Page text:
Yüksel Arslan, Arture 557, 2002, 35 x 35 cm
The Turkish artist Yüksel Arslan (born 1933, lives and works in Paris) left his native country in 1962 and settled in Paris where he has since generated an creative oeuvre in his home based in and on the reception of cultural, sociological, philosophical and artistic literature. The exhibition in the Kunsthalle Düsseldorf represents the first presentation of a selection of over 200 works on paper outside Turkey since 1959. The show focuses on the so-called Artures, paintings on paper produced in a unique technique with special paints. The works are marked by an expressiveness that Eugène Delacroix already described as a typical for the Orient or the Near East.
Their contents deal with the relationship of thought and mysticism, science and the visual arts while taking up philosophical, literary and musical currents that can be designated as the foundation of Western thought, knowing full well that the insights anchored here would probably never have come about without the empirical values of others peoples and cultures.
Arslan does not make use of classic paints for his works, mixing instead pigments from diverse herbal extracts, bodily fluids and other natural elements such as flowers and grass in addition to such substances as oil, coal and stones. This process is a central component in the development of the pictorial invention and does not represent a distinct preparatory part of the creative act. According to Arslan, the origins of painting have increasingly been neglected since modernism or, at the latest, since the introduction of industrially manufactured paints. Like Jean Dubuffet, the artist endeavours to cast off the ballast of the present in order to extract the true essence. Arlan can only rediscover the original via things that have seemingly been overcome by culture, but in fact have only disguised by it, for example procreation and sexuality. He is familiar with cultural "ballast" through his long occupation with modern and ancient languages, history, philosophy, music and traditional cultures. But Arslan has come to the recognition that much of this does not correspond to the true essence of the human being, and in the process, he pursues the similarities linking popular elements in the origins of cultures around the world.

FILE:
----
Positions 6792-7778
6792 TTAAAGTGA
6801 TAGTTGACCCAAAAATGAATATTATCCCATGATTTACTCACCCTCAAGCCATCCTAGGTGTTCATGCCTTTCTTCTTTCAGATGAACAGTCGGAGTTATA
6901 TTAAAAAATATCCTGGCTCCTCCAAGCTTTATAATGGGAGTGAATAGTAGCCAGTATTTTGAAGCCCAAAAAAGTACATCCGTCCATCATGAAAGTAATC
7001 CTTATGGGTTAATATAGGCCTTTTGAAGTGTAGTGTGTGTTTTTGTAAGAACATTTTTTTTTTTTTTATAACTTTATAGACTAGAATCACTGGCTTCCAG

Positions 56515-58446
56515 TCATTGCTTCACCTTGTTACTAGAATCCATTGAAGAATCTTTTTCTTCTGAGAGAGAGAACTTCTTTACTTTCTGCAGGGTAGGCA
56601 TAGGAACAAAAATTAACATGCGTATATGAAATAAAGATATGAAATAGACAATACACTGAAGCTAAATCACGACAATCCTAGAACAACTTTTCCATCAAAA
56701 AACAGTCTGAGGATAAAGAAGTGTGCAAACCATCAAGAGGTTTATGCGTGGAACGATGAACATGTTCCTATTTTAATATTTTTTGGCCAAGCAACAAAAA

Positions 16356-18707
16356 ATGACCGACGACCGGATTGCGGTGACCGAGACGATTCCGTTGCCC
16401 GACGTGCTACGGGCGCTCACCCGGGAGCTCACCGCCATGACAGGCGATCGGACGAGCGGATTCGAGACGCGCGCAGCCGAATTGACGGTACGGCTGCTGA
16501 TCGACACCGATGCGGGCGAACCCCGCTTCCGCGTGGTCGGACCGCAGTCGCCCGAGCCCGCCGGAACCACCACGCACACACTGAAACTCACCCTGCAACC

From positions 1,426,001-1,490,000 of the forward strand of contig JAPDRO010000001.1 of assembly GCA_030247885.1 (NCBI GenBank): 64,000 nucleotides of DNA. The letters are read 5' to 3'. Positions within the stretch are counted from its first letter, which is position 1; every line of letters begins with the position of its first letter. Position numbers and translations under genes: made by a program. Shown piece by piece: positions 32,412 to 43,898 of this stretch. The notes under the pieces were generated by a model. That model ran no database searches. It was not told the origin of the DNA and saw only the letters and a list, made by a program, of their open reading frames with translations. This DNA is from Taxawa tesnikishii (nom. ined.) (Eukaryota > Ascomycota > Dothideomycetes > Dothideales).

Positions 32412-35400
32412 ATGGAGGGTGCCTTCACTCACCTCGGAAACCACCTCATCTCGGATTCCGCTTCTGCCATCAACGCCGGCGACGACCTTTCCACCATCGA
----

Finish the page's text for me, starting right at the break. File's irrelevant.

The exhibition, which is presently on show at the Kunsthalle Zürich (28 January - 9 April 2012), can be seen afterwards at the Kunsthalle in Vienna. The comprehensive and opulently illustrated exhibition catalogue published by Hatje Cantz Verlag features texts by Elodie Evers, Jacques Vallet and Oliver Zybok and well as an interview with Yüksel Arslan by Beatrix Ruf.